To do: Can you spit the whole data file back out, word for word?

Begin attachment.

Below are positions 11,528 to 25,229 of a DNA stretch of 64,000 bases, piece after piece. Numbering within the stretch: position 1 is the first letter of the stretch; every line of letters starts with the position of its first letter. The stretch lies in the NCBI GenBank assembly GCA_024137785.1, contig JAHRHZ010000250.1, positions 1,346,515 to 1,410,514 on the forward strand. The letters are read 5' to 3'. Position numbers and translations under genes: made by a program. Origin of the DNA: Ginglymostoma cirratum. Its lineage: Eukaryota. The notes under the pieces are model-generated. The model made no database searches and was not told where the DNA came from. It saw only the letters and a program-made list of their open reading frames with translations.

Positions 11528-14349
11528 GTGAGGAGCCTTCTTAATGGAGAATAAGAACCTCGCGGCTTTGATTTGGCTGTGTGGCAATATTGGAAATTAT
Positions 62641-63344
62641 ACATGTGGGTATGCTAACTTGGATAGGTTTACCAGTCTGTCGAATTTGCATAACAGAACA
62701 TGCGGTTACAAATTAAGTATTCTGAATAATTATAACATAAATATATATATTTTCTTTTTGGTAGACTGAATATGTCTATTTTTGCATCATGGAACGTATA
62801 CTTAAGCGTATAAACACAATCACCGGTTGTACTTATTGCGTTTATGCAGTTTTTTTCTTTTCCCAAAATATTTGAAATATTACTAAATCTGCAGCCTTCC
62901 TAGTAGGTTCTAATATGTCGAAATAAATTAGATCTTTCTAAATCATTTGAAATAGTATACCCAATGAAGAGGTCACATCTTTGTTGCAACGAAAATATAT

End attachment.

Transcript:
Below are positions 11,528 to 25,229 of a DNA stretch of 64,000 bases, piece after piece. Numbering within the stretch: position 1 is the first letter of the stretch; every line of letters starts with the position of its first letter. The stretch lies in the NCBI GenBank assembly GCA_024137785.1, contig JAHRHZ010000250.1, positions 1,346,515 to 1,410,514 on the forward strand. The letters are read 5' to 3'. Position numbers and translations under genes: made by a program. Origin of the DNA: Ginglymostoma cirratum. Its lineage: Eukaryota. The notes under the pieces are model-generated. The model made no database searches and was not told where the DNA came from. It saw only the letters and a program-made list of their open reading frames with translations.

Positions 11528-14349
11528 GTGAGGAGCCTTCTTAATGGAGAATAAGAACCTCGCGGCTTTGATTTGGCTGTGTGGCAATATTGGAAATTAT
Positions 62641-63344
62641 ACATGTGGGTATGCTAACTTGGATAGGTTTACCAGTCTGTCGAATTTGCATAACAGAACA
62701 TGCGGTTACAAATTAAGTATTCTGAATAATTATAACATAAATATATATATTTTCTTTTTGGTAGACTGAATATGTCTATTTTTGCATCATGGAACGTATA
62801 CTTAAGCGTATAAACACAATCACCGGTTGTACTTATTGCGTTTATGCAGTTTTTTTCTTTTCCCAAAATATTTGAAATATTACTAAATCTGCAGCCTTCC
62901 TAGTAGGTTCTAATATGTCGAAATAAATTAGATCTTTCTAAATCATTTGAAATAGTATACCCAATGAAGAGGTCACATCTTTGTTGCAACGAAAATATAT